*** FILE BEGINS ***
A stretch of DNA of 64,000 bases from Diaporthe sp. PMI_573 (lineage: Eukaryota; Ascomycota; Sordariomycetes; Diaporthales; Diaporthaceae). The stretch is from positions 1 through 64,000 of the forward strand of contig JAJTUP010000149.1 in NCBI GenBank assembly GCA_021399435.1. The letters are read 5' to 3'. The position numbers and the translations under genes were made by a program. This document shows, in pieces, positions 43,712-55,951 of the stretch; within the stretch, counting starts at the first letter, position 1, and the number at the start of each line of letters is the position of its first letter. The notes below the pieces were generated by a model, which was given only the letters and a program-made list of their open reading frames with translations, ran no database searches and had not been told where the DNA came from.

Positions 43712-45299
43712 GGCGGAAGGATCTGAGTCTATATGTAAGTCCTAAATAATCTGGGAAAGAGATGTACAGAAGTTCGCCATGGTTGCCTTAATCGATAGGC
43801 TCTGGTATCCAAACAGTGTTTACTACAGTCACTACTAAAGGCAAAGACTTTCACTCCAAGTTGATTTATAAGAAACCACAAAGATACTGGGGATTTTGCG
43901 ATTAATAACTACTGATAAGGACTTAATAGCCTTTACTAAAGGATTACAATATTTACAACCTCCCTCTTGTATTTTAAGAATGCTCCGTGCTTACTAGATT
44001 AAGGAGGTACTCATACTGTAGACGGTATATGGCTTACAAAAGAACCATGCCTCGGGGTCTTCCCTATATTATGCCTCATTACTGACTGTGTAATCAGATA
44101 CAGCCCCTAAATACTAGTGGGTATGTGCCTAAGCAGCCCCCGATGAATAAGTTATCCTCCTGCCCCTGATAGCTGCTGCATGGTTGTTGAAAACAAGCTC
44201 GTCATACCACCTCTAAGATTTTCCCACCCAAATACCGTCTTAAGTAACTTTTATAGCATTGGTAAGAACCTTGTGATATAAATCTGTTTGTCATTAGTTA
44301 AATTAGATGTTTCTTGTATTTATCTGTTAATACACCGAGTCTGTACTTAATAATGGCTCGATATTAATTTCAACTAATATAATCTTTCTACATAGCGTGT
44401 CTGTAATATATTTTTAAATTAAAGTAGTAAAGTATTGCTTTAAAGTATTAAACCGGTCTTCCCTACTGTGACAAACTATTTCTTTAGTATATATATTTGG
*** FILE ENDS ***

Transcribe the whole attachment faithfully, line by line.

A stretch of DNA of 64,000 bases from Diaporthe sp. PMI_573 (lineage: Eukaryota; Ascomycota; Sordariomycetes; Diaporthales; Diaporthaceae). The stretch is from positions 1 through 64,000 of the forward strand of contig JAJTUP010000149.1 in NCBI GenBank assembly GCA_021399435.1. The letters are read 5' to 3'. The position numbers and the translations under genes were made by a program. This document shows, in pieces, positions 43,712-55,951 of the stretch; within the stretch, counting starts at the first letter, position 1, and the number at the start of each line of letters is the position of its first letter. The notes below the pieces were generated by a model, which was given only the letters and a program-made list of their open reading frames with translations, ran no database searches and had not been told where the DNA came from.

Positions 43712-45299
43712 GGCGGAAGGATCTGAGTCTATATGTAAGTCCTAAATAATCTGGGAAAGAGATGTACAGAAGTTCGCCATGGTTGCCTTAATCGATAGGC
43801 TCTGGTATCCAAACAGTGTTTACTACAGTCACTACTAAAGGCAAAGACTTTCACTCCAAGTTGATTTATAAGAAACCACAAAGATACTGGGGATTTTGCG
43901 ATTAATAACTACTGATAAGGACTTAATAGCCTTTACTAAAGGATTACAATATTTACAACCTCCCTCTTGTATTTTAAGAATGCTCCGTGCTTACTAGATT
44001 AAGGAGGTACTCATACTGTAGACGGTATATGGCTTACAAAAGAACCATGCCTCGGGGTCTTCCCTATATTATGCCTCATTACTGACTGTGTAATCAGATA
44101 CAGCCCCTAAATACTAGTGGGTATGTGCCTAAGCAGCCCCCGATGAATAAGTTATCCTCCTGCCCCTGATAGCTGCTGCATGGTTGTTGAAAACAAGCTC
44201 GTCATACCACCTCTAAGATTTTCCCACCCAAATACCGTCTTAAGTAACTTTTATAGCATTGGTAAGAACCTTGTGATATAAATCTGTTTGTCATTAGTTA
44301 AATTAGATGTTTCTTGTATTTATCTGTTAATACACCGAGTCTGTACTTAATAATGGCTCGATATTAATTTCAACTAATATAATCTTTCTACATAGCGTGT
44401 CTGTAATATATTTTTAAATTAAAGTAGTAAAGTATTGCTTTAAAGTATTAAACCGGTCTTCCCTACTGTGACAAACTATTTCTTTAGTATATATATTTGG